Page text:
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Old 11-07-2019, 01:33 PM   #1
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Novice on discharging capacitors....??


I'm a GC...able to fully wire up residential....but I am a COMPLETE NOVICE in regard to what I'll call electronic issues.

We never had A/C issues at7500 feet in the mountains (involving capacitors) and I am about to F--K with a broken microwave.

So to discharge a capacitor, I ordered and received two resistors... a 25W 100-Ohm and a 25W 2000-Ohm resistor.

I believe I understand the Ohm rateing...but correct or elaborate my understanding if I don't.:

The resistance rateing will just determine the speed at which I discharge a capacitor..(and lessen the "shock" to the capacitor relative to hitting it with a screwdriver.) Generally, the higher voltage incurred with a capacitor, the greater resistance of the resister is called for. For the micowave I got the 2000 -Ohm resistor.....for A/C capacitors I got the 100-Ohm resistor.

Is that appropriate. (Apart from the time involved to discharge, is there any reason to not use a high Ohm resistor to discharge any capacitor)

As to wattage rateing, I do not understand.

Is wattage rateing the maximum wattage a resistor can handle. (It seems with such high voltage of some capacitors, there would be alot of wattage involved..?)

Similarly, if wattage is a maximum rateing, does it matter if I use a 100 watt verse a 25 watt resistor to discharge a capacitor.

How does wattage effect my use of the resistor...??

Thanks for any help understanding...hopefully in relatively simple novice layman terms of electronics.

Best Peter
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Old 11-07-2019, 02:19 PM   #2
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Re: Novice on discharging capacitors....??


Hi Peter, sounds like over kill. Do you know what voltage and capacitor size you will be dealing with? If this is a home appliance and not a transmission tower, wattage will be low and discharge time will be in seconds.

What you working on?

Bud
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Old 11-07-2019, 02:46 PM   #3
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Re: Novice on discharging capacitors....??


Your microwave capacitor will most likely look something like this (example is GE)

You want to short the terminals in the one black collar to the terminals in the other. I do it with a pair of needle nose pliers with insulated handles, being careful to touch only the insulated handles.

I short them before attempting to remove the wires.

You could also do it with 2 screwdrivers. I don’t know anyone that bothers with resistors on these capacitors.

The needle nose pliers are also great for removing/reinstalling the wires by gripping the wire end terminals.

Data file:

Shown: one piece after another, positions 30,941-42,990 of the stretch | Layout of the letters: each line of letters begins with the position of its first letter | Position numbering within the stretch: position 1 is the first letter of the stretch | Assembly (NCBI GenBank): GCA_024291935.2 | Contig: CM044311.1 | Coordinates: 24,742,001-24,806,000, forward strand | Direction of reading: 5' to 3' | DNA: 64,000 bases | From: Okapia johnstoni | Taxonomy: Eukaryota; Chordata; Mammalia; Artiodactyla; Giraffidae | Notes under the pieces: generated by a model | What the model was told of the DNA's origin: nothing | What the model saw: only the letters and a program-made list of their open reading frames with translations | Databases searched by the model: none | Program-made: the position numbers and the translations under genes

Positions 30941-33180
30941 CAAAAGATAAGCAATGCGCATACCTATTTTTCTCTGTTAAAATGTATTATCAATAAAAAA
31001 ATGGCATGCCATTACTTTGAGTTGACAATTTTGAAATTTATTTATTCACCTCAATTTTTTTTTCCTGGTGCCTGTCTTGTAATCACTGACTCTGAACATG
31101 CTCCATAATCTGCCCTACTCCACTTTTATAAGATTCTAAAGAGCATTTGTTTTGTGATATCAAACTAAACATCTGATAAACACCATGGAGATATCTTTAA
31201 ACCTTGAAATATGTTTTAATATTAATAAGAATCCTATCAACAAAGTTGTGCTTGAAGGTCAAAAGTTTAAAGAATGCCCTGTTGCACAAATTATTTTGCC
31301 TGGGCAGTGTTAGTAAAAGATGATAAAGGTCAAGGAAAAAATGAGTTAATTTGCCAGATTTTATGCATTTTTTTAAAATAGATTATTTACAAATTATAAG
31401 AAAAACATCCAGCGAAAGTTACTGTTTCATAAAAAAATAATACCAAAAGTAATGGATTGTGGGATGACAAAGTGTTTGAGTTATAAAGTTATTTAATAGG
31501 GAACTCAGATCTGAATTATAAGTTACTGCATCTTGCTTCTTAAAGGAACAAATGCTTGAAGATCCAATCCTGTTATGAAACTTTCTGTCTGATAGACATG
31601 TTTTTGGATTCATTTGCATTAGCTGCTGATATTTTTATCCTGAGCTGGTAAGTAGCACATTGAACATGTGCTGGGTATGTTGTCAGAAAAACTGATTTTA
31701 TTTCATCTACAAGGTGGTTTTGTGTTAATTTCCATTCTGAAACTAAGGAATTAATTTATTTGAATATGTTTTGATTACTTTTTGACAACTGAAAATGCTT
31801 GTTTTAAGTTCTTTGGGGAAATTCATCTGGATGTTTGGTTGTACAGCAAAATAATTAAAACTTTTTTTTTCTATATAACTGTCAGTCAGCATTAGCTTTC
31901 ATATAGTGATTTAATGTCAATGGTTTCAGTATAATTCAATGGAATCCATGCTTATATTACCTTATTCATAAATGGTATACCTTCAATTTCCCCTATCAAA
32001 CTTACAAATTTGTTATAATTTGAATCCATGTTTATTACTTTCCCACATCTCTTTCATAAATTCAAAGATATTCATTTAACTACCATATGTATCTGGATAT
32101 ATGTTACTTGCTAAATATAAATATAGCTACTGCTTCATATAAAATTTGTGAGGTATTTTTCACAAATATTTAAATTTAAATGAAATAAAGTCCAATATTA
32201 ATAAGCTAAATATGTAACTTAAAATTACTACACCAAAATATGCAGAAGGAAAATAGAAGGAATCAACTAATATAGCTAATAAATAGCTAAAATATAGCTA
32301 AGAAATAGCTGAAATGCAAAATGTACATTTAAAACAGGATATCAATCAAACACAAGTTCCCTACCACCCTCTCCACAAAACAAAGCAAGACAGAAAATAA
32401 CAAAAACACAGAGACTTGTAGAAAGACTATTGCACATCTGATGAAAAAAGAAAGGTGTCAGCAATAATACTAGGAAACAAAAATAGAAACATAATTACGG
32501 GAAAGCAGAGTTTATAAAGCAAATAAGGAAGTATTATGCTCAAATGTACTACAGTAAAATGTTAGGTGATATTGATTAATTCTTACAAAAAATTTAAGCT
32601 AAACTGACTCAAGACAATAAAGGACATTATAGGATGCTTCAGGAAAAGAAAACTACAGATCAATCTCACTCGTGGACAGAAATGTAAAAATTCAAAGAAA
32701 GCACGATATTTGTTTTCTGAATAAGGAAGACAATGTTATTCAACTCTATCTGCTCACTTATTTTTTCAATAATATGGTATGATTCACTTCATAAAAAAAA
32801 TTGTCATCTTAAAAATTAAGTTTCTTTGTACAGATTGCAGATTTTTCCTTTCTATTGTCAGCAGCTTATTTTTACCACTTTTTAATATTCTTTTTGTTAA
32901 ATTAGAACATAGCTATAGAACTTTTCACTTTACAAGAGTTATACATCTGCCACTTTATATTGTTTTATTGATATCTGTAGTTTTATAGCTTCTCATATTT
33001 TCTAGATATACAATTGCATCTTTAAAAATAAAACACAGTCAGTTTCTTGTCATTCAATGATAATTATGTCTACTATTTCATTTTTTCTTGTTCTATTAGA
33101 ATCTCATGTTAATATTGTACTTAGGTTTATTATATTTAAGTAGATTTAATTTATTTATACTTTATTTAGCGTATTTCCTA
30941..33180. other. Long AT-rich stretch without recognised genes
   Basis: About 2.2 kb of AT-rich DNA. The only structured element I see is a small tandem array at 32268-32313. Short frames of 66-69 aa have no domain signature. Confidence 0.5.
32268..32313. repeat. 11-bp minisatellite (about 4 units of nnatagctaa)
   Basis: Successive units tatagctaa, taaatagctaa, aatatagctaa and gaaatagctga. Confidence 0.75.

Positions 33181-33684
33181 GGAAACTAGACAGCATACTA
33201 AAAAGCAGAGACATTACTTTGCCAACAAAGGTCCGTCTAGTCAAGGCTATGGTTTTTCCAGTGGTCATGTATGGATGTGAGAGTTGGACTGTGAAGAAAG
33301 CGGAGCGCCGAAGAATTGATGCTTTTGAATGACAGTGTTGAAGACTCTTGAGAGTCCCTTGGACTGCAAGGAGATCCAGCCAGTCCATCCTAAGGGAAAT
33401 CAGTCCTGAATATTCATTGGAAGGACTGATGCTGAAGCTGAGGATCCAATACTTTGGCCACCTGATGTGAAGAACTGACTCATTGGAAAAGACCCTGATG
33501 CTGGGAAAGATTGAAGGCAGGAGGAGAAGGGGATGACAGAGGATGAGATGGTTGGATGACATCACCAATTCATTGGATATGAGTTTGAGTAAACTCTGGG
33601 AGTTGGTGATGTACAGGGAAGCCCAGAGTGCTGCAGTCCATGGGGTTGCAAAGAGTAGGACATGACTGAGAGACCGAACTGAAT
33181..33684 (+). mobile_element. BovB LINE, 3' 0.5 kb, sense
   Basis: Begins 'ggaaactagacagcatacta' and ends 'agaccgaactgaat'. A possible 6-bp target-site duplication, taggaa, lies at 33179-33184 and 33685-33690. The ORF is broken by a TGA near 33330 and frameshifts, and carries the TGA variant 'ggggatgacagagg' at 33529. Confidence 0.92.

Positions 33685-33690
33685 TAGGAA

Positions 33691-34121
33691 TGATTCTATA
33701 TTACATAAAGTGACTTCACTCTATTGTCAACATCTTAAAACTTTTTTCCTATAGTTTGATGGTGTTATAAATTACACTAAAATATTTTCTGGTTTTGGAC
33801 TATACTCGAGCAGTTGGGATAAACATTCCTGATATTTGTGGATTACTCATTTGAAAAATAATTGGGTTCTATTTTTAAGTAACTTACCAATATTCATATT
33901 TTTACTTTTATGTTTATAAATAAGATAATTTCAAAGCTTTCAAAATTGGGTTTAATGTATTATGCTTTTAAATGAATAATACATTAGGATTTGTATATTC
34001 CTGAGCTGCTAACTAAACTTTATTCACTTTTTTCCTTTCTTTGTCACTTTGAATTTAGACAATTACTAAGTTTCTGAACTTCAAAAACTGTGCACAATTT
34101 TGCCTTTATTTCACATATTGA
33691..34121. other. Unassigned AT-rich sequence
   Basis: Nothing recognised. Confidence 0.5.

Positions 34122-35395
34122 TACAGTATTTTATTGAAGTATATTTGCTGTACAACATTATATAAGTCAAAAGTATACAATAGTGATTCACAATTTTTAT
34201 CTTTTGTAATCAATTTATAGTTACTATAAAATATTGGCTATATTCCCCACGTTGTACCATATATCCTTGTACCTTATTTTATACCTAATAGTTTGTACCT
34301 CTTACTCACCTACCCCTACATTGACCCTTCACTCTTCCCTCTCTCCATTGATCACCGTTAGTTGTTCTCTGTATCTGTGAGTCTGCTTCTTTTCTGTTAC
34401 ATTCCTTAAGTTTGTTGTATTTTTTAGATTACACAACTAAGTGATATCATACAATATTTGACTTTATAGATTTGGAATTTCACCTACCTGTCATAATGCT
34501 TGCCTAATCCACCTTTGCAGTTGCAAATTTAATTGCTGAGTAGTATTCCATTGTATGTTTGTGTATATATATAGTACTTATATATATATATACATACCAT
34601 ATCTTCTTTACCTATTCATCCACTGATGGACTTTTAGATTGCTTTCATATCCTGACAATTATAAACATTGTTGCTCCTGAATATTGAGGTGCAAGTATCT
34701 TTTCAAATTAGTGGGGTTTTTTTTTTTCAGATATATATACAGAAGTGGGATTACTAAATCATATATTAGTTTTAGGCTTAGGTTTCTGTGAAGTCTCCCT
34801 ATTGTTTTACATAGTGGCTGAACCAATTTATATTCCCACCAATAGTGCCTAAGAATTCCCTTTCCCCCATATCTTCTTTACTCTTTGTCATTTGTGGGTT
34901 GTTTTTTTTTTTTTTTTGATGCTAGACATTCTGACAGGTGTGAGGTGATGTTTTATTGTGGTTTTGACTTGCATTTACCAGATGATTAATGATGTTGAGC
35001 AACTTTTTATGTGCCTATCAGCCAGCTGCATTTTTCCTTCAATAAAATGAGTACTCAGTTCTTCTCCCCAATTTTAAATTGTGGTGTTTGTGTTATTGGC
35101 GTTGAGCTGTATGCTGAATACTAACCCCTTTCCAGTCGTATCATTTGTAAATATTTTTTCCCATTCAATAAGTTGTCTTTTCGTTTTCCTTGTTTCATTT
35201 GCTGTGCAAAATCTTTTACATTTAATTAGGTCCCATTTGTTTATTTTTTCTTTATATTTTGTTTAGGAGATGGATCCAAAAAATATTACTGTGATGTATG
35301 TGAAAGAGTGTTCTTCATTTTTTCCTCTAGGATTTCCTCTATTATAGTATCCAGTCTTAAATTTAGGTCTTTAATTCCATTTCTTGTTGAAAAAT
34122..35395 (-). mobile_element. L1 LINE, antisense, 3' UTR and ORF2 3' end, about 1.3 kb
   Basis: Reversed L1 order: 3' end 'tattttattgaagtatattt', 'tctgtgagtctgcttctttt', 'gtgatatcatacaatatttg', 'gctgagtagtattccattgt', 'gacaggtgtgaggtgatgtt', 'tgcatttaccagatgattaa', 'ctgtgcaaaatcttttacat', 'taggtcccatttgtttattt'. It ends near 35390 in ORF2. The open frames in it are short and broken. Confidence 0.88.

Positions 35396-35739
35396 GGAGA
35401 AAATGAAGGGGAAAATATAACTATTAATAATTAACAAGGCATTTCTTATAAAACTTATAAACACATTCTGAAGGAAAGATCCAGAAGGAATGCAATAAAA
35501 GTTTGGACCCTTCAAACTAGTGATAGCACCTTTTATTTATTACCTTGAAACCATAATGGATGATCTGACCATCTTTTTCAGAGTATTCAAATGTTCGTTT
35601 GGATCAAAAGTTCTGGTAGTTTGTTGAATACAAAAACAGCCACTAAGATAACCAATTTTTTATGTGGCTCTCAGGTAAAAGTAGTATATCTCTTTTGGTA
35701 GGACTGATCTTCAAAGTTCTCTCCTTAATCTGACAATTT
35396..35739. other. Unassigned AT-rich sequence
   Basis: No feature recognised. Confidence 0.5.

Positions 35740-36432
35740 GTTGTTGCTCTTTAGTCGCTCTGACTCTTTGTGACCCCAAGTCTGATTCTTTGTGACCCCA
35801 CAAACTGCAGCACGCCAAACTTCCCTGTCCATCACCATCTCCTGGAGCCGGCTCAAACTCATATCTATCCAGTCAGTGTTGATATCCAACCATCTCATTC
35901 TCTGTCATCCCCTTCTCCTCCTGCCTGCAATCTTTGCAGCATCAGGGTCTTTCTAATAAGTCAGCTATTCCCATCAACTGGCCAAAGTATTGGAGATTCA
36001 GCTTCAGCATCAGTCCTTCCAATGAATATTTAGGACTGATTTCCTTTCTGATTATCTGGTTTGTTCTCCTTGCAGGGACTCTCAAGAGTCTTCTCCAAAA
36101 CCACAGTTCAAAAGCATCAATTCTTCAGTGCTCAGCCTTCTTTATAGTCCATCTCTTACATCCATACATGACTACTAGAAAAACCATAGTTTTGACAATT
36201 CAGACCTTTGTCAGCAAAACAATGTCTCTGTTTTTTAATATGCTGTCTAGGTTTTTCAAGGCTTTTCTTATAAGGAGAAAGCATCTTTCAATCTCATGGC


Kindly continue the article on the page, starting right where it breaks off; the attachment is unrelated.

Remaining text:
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Old 11-07-2019, 03:28 PM   #4
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Re: Novice on discharging capacitors....??


Just short across the terminals. You will most likely not know it. Some larger ones will give a little spark.
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Old 11-07-2019, 04:05 PM   #5
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Re: Novice on discharging capacitors....??


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Hi Peter, sounds like over kill. Do you know what voltage and capacitor size you will be dealing with? If this is a home appliance and not a transmission tower, wattage will be low and discharge time will be in seconds.

What you working on?

Bud
Bud... May very well be overkill.... part of my question is based just on understanding better the concepts involved.

Actually, what started my thoughts was reading on discharging and repairing my krap Samsung $500 micro-wave. The internet seemed to imply that a microwave capacitor was a lot more voltage with no bleed down capability.

Most articals advised against just dead shorting it.

In the past when running into a capacitor I have just dead shorted it....but while I was concerned about the micro, I thought I might as well learn something about the principles involved and future use on two A/C units I now have.

Most internet advises that dead shorting can be an element of harmful to a capisitor.... not immediately, but over time.

So... I thought I would learn.

Best
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Old 11-07-2019, 04:25 PM   #6
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Re: Novice on discharging capacitors....??


I admit I'm guilty of being too casual with voltages like this and have had my share of zaps. The times to be ultra cautious are when things are plugged in.

You asked about power and because the cap is being discharged any power involved quickly goes to zero.

Good to be cautious and the people who write those instructions will be glad someone read them.

Bud
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Old 11-07-2019, 04:31 PM   #7
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Re: Novice on discharging capacitors....??


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I admit I'm guilty of being too casual with voltages like this and have had my share of zaps. The times to be ultra cautious are when things are plugged in.

You asked about power and because the cap is being discharged any power involved quickly goes to zero.Yes...Very quickly